This birth ritual explicitly addresses the possibility that the parturient has committed some sin, which has aroused divine anger. As such, it fits in with a large body of rituals and prayers from the ancient Near East that view adversity as a divine punishment, which could even be caused by unknown sins.[12] Strikingly, the verb šarni(n)k, which describes the effects of the blood rite, translated “made compensation,” is a precise semantic parallel to the Hebrew verb כפ”ר employed in the sin offering rituals.[13]

In light of this parallel, it can be suggested that the sin offering of the parturient in Leviticus 12 was similarly motivated by anxiety about giving birth, leading to a concern for possible unknown sins. To be clear, the biblical ritual in its current form suggests a purification after the birth, but the association of sin with birth in the Papanikri ritual – viewed in light of the additional parallels between the Hittite rituals and Leviticus 12, suggests that we take the biblical terminology (חטאת) seriously as an indication of the ritual’s origins.[14] This approach is analogous to other examples of the Priestly source’s reworking of earlier ritual traditions, as will be seen below.

Sin-Offering: An Anxiety Relief Ritual

Outside of these Near Eastern sources, the sin offering laws of Leviticus 4-5 also deal explicitly with cases of unknown sins, specifically those committed inadvertently (בשגגה; 4:2). The text refers to the matter being hidden (ונעלם דבר; 4:13, 5:2, 17-18) from the perpetrator, who only later finds out about the misdeed (ונודעה החטאת, או הודע אליו חטאתו; 4:14, 4:23, 4:28). These instructions raise some obvious questions: Why would someone bring an offering for an unknown crime? What were the circumstances in which these previously unknown sins became known?

Finding Out about Unknown Sins

While it is conceivable that, in some cases, other members of the community may have observed one of these misdeeds and rebuked the oblivious perpetrator,[15] it is doubtful that such a case was sufficiently regular to warrant this detailed set of instructions. A more likely background for Lev 4 would be in response to illness or personal distress, perhaps leading to an oracular inquiry (e.g. with the urim ve-tumim), such that the suffering itself or the results of this inquiry would serve as the basis for bringing a sin offering. However, this background is missing from the current form of Lev 4, raising the suspicion that it has been suppressed in a deliberate attempt to dissociate disease from sin.[16]

Leprosy as Divine Punishment

A similar tendency can be noted in the absence of any clear reference to sin in the rituals for “leprosy” (צרעת) in Leviticus 13–14, in stark contrast with other biblical sources that depict this disease as a divine punishment (Numbers 12:10; 2 Samuel 3:29 2 Kings 5:27; 2 Chronicles 26:19–20).[17] In particular, David’s curse of Joab, 2 Samuel 3:28–29, evokes skin disease and gonorrhea as punishments for Joab’s unjustified killing of Avner.[18]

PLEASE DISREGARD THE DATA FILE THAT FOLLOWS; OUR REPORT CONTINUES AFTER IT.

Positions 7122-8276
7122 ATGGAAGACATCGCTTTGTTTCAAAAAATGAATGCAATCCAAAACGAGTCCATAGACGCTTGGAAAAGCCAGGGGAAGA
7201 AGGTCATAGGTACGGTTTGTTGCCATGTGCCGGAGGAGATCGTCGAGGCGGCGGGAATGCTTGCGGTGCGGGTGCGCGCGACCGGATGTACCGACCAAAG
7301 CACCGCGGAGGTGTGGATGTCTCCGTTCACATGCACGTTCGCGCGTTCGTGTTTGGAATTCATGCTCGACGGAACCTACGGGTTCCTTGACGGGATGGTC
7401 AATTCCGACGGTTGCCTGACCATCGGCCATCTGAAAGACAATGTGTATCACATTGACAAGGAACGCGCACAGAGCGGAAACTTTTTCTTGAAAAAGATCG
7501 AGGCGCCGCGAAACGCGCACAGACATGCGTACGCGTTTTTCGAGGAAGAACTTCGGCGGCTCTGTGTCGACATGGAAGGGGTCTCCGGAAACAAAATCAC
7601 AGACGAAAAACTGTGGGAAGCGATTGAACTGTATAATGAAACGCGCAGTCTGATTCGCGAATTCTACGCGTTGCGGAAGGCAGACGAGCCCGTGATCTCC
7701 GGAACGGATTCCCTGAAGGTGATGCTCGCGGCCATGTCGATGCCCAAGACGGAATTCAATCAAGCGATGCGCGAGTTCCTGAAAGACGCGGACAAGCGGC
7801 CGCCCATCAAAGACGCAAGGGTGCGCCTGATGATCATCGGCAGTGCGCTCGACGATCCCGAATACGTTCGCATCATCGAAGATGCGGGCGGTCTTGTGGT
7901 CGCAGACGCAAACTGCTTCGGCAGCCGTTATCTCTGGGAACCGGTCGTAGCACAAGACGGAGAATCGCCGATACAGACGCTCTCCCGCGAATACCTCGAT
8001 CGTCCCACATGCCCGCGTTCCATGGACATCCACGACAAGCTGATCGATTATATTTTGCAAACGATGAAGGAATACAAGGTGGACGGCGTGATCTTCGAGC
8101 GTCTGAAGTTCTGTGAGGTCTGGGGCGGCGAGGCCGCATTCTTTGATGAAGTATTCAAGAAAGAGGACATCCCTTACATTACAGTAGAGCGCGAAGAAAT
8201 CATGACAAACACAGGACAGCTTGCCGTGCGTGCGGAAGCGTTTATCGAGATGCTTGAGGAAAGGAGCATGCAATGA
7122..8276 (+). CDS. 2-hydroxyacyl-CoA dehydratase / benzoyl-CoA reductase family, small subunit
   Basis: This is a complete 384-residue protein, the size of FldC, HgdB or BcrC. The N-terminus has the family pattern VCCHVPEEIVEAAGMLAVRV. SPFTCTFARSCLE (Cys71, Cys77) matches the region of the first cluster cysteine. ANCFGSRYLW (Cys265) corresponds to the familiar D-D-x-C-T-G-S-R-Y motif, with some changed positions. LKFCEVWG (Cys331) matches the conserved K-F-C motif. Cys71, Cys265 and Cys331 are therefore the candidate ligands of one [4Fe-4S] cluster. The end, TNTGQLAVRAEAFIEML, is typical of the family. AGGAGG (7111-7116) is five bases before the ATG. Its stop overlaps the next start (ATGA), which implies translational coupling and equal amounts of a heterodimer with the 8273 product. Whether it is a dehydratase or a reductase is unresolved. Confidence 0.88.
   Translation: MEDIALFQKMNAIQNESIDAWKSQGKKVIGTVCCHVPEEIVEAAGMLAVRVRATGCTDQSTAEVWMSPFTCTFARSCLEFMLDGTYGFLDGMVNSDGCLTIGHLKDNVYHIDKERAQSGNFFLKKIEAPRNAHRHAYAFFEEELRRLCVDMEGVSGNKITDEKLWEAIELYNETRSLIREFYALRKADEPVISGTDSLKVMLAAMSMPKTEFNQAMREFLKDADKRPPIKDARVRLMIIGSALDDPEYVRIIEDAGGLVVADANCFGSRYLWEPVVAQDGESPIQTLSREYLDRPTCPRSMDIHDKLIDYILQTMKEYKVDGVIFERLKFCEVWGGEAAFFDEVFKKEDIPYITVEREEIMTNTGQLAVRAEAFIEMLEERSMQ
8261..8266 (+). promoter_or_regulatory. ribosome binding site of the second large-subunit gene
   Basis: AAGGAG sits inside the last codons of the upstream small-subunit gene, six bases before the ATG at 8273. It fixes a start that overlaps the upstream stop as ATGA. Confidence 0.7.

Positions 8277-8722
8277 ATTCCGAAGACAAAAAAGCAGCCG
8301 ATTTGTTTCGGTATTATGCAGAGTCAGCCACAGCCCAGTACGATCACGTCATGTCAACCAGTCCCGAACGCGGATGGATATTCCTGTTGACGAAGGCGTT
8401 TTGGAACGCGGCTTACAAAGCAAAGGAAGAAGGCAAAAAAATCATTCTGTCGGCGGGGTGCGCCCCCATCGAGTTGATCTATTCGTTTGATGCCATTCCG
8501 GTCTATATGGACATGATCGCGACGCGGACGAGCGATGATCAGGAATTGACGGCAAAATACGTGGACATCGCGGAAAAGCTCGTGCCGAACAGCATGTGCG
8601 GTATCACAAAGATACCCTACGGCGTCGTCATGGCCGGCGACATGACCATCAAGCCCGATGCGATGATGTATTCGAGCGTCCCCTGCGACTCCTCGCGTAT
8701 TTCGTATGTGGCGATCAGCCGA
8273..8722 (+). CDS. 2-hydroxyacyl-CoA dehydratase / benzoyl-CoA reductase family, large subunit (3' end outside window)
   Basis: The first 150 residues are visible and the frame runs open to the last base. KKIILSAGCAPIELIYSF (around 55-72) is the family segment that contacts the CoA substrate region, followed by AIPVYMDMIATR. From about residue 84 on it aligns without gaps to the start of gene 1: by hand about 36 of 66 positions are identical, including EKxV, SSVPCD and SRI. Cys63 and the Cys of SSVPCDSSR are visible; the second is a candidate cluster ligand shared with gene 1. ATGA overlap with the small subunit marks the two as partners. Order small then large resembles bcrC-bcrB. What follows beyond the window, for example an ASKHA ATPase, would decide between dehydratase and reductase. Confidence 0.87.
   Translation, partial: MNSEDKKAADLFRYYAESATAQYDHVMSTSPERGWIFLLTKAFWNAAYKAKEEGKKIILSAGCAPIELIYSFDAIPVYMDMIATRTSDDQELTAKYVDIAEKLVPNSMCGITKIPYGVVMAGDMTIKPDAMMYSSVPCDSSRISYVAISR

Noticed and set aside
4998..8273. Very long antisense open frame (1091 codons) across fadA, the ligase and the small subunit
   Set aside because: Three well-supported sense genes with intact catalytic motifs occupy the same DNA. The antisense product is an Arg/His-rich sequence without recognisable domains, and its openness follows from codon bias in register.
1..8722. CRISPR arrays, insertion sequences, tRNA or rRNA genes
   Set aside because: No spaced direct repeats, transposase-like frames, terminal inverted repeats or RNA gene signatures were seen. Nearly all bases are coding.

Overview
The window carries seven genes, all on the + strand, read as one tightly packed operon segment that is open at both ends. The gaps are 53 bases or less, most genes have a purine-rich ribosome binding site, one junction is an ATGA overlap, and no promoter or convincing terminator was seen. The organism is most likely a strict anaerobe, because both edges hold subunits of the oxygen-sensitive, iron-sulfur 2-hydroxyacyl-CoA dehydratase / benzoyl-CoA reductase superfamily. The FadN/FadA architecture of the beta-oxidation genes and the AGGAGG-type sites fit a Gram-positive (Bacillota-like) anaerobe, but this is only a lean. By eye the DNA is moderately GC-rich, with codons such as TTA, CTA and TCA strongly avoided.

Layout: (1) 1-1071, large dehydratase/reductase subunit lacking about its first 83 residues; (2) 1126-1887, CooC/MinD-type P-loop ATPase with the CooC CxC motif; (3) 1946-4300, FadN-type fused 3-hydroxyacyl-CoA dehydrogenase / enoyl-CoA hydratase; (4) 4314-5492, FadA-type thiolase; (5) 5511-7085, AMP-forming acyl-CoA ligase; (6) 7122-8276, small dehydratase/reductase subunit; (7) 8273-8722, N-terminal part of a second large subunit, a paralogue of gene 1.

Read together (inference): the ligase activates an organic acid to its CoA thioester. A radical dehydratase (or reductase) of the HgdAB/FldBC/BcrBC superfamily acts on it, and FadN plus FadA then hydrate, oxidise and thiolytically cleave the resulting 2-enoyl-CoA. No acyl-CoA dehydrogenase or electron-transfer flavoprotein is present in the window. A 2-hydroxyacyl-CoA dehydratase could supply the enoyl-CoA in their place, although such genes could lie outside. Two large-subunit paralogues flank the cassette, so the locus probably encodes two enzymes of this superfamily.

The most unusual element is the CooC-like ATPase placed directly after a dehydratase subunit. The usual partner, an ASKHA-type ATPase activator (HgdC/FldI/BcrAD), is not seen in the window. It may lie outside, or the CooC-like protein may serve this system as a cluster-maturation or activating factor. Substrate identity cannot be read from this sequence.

וְֽאַל יִכָּרֵ֣ת מִבֵּ֣ית יוֹאָ֡ב זָ֠ב וּמְצֹרָ֞ע וּמַחֲזִ֥יק בַּפֶּ֛לֶךְ וְנֹפֵ֥ל בַּחֶ֖רֶב וַחֲסַר לָֽחֶם׃
“May there never cease to be in the house of Joab a gonorrheic (זב), leper (מצורע), a holder of the spindle, a victim of the sword or a person lacking bread,”

Strikingly, these two diseases required sin offerings according to Leviticus 14 and 15, though the latter chapters strangely make no direct reference to sin, treating these conditions as merely sources of impurity (טמאה). The plot thickens.

Shedding Ritual of Its (Original) Apotropaic Function

It seems that these anomalies can be explained as representing a general tendency apparent in the ritual laws of the Torah to deny any possible apotropaic (i.e. danger averting) function. Already in the early twentieth century (and without access to many of the ritual comparisons available today), Yehezkel Kaufmann (1899-1963) made the following cogent observations:

Now the distinctive feature of biblical purifications when compared with those of paganism is that they are not performed for the purpose of banishing harm or sickness. The pagan seeks to avert harm; his purgations are in effect a battle with baleful forces that menace men and gods. Biblical purifications lack this aspect entirely. Lustrations play no part in healing the sick. The woman who bears a child, the leper, the gonorrheic, the “leprous” house, are all purified after the crisis or disease has passed.[19]

As is most clearly seen with the laws of skin disease (צרעת), Priestly ritual does not perform any healing function, a radical departure from the widespread practice attested throughout the ancient Near East. Apparently, the exorcism of dangerous forces was incompatible with the Priestly worldview that considered God as in complete control over infection and healing.

In other words, the sin offering of the parturient can be viewed as a semantic fossil that harks back to an earlier time when these offerings were employed to address the potential dangers of giving birth. The preservation of this custom can be attributed to the conservatism of cult practices, as already recognized by Maimonides: “It is not possible (for a civilization) to move suddenly from one extreme to another.”[20]

Hence, by taking the term חטאת at face value as a “sin offering,” it is possible to reconstruct a lost phase in the prehistory of biblical religion. This awareness enables us to appreciate the continuity of biblical ritual with ancient Near Eastern practices, but also the subtle breaks with these traditions by which the Priestly source advanced its revolutionary worldview.

Published

April 5, 2016

|

Last Updated

September 22, 2019

Footnotes

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Dr. Yitzhaq Feder is a lecturer at the University of Haifa. He is the author of Blood Expiation in Hittite and Biblical Ritual: Origins, Context and Meaning (Society of Biblical Literature, 2011). His research focuses on biblical ritual and conceptions of purity and pollution in ancient Israel and surrounding cultures as well as on early halakhic traditions in light of the Dead Sea Scrolls.